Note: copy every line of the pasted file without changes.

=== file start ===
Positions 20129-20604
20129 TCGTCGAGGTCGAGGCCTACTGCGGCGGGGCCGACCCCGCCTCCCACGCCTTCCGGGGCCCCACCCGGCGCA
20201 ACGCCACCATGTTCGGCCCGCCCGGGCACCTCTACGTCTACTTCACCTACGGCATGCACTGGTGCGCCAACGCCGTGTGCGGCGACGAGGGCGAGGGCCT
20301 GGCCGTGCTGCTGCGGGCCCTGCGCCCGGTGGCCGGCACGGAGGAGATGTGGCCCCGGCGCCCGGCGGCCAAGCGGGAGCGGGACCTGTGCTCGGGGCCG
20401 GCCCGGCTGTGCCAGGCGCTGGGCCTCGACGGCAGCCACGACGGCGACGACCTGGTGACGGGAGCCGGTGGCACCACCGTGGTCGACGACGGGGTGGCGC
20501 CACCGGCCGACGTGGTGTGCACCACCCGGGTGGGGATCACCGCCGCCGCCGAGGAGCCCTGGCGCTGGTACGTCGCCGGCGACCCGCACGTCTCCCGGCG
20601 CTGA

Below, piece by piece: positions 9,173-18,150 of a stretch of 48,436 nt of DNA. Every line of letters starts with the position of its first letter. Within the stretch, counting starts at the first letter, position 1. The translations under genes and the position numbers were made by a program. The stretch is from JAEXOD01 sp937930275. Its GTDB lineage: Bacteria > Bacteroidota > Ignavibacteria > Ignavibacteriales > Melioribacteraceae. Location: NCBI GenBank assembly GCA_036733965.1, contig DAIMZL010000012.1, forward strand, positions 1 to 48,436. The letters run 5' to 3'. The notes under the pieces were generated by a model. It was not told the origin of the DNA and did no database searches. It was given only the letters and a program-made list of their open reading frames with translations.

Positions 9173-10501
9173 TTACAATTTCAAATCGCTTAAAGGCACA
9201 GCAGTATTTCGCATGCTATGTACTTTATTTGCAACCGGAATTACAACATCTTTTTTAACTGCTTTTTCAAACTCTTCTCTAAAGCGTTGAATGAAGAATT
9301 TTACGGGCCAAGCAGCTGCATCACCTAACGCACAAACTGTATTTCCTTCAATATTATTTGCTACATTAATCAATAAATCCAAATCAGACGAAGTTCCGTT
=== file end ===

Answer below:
Positions 20129-20604
20129 TCGTCGAGGTCGAGGCCTACTGCGGCGGGGCCGACCCCGCCTCCCACGCCTTCCGGGGCCCCACCCGGCGCA
20201 ACGCCACCATGTTCGGCCCGCCCGGGCACCTCTACGTCTACTTCACCTACGGCATGCACTGGTGCGCCAACGCCGTGTGCGGCGACGAGGGCGAGGGCCT
20301 GGCCGTGCTGCTGCGGGCCCTGCGCCCGGTGGCCGGCACGGAGGAGATGTGGCCCCGGCGCCCGGCGGCCAAGCGGGAGCGGGACCTGTGCTCGGGGCCG
20401 GCCCGGCTGTGCCAGGCGCTGGGCCTCGACGGCAGCCACGACGGCGACGACCTGGTGACGGGAGCCGGTGGCACCACCGTGGTCGACGACGGGGTGGCGC
20501 CACCGGCCGACGTGGTGTGCACCACCCGGGTGGGGATCACCGCCGCCGCCGAGGAGCCCTGGCGCTGGTACGTCGCCGGCGACCCGCACGTCTCCCGGCG
20601 CTGA

Below, piece by piece: positions 9,173-18,150 of a stretch of 48,436 nt of DNA. Every line of letters starts with the position of its first letter. Within the stretch, counting starts at the first letter, position 1. The translations under genes and the position numbers were made by a program. The stretch is from JAEXOD01 sp937930275. Its GTDB lineage: Bacteria > Bacteroidota > Ignavibacteria > Ignavibacteriales > Melioribacteraceae. Location: NCBI GenBank assembly GCA_036733965.1, contig DAIMZL010000012.1, forward strand, positions 1 to 48,436. The letters run 5' to 3'. The notes under the pieces were generated by a model. It was not told the origin of the DNA and did no database searches. It was given only the letters and a program-made list of their open reading frames with translations.

Positions 9173-10501
9173 TTACAATTTCAAATCGCTTAAAGGCACA
9201 GCAGTATTTCGCATGCTATGTACTTTATTTGCAACCGGAATTACAACATCTTTTTTAACTGCTTTTTCAAACTCTTCTCTAAAGCGTTGAATGAAGAATT
9301 TTACGGGCCAAGCAGCTGCATCACCTAACGCACAAACTGTATTTCCTTCAATATTATTTGCTACATTAATCAATAAATCCAAATCAGACGAAGTTCCGTT